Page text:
• Partners/supporters/people talking about your issue or organization
      • Use Twitter lists, WeFollow, local Twitter Search (search.twitter.com – advanced search)
    • Reach out to followers
    • Retweet useful information from others
  • Conversation
  • Conference Tweets
  • Learn About and Share Opportunities
  • Human-Powered Search Engine
  • Rally the Troops
  • Tell a Story
  • Inspire Action
  • Bring People Together
  • Serve Your Constituents
  • Share Life ’s Absurdities
  • Don ’t Be “That Guy”
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  • Facebook Pages
    • Offer interesting, shareable information
    • Let people stay on Facebook – post photos, videos, etc. on page
    • Actively manage your community by encouraging comments, interaction
    • Give people a reason to “like” your page
    • When you have 25 “likes,” grab your alias URL (i.e., facebook.com/GeneralHospital)
    • Let your email contacts know about your Facebook page ( “Tell Your Fans”)
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  • LinkedIn
    • Create a company page to provide information about your organization
    • Create a group for supporters and employees to network
    • Answer questions relevant to your organization ’s priorities
    • Focus on professional networking, identifying funding/sponsorship contact, new employee hiring
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  • YouTube / Online Video
    • Set up your own channel on YouTube
    • Create short (1-2 minute) stories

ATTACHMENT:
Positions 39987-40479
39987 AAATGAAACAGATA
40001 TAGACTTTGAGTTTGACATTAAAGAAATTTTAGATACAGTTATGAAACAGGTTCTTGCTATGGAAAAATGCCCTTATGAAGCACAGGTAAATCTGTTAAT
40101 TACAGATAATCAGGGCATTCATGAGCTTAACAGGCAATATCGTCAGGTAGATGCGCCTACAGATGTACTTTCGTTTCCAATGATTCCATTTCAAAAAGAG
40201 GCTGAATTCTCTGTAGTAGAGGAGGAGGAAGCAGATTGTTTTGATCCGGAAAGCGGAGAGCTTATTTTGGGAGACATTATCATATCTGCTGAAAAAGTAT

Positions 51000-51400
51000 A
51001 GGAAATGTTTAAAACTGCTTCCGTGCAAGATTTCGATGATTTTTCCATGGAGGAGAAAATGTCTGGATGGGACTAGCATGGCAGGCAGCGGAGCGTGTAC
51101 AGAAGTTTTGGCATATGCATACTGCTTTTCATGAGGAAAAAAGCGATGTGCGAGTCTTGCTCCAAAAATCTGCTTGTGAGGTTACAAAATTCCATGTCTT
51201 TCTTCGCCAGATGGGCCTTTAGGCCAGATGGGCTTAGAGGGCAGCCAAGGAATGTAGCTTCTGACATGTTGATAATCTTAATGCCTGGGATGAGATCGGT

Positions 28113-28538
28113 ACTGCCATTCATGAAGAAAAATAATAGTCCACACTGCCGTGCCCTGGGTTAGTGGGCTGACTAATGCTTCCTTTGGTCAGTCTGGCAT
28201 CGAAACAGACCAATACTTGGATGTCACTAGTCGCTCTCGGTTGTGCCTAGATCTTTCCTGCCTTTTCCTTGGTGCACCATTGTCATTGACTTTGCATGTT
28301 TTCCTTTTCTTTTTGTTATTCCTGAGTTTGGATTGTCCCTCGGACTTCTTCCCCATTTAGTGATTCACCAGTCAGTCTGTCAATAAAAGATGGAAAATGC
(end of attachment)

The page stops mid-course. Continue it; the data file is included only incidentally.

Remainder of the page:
• Good audio is critical
    • Compelling content – emotional, interesting, funny, surprising
    • Viral is an outcome, not an attribute
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  • Location Based Networks – Foursquare, Facebook Places
    • Claim your venue
    • Add helpful tips – e.g., parking, volunteer opportunities
    • Monitor and respond to user comments
    • Consider ways to leverage badges
    • Think about using QR codes to take advantage of location-related opportunities
  • Google Plus
    • Allows more control over who sees what in your stream
    • Can share long or short posts
    • Right now, personal accounts only
    • Real names required
    • Hangouts allow up to ten people to video chat
    • Time will tell…
  • Choosing Your Tools Tool Audience Why They Use It What to Give Them Twitter People who want info/networking/ stimulation Meet interesting people, build relationships, news Provide value, give interesting things they can share Facebook People who want to be social with friends and family Keep in touch, express brand/cause affiliations Show their fam/friends what they care about LinkedIn Professionals - colleagues in same field Professional networking, info sharing Help them do their jobs better, answer Qs YouTube People who want to see what your story is Entertainment, learning Visuals, stories, human interest, humor Blog Peers, people interested in your issue/organization Learn more about the topic, get your perspective In-depth analysis, updates, insights
  • Adapted from: wearemedia.org Listening via Social Media Monitoring
  • Social Media Monitoring System 1. RSS Feed Reader
  • Social Media Monitoring System 2. Google Alerts
  • Social Media Monitoring System 3. Twitter Search Feed
  • Social Media Monitoring System 4. Subscribe to Relevant News/Blog Feeds
  • When Should You Respond to What You “Hear?”
    • Say “thank you” for passing on info/
    • compliments
    • Answer complaints/
    • misinformation about your org or activities
    • Add something of value to the conversation
    • Trolls
    • Directed to other organizations
    • People from outside your local community (unless you have capacity)
    Respond to: Do Not Respond to:
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    • Nedra Kline Weinreich
    • Weinreich Communications
    • www.Social-Marketing.com
    • [email_address]
    • Phone 310.286.2721
    • Twitter @Nedra
    Get in touch!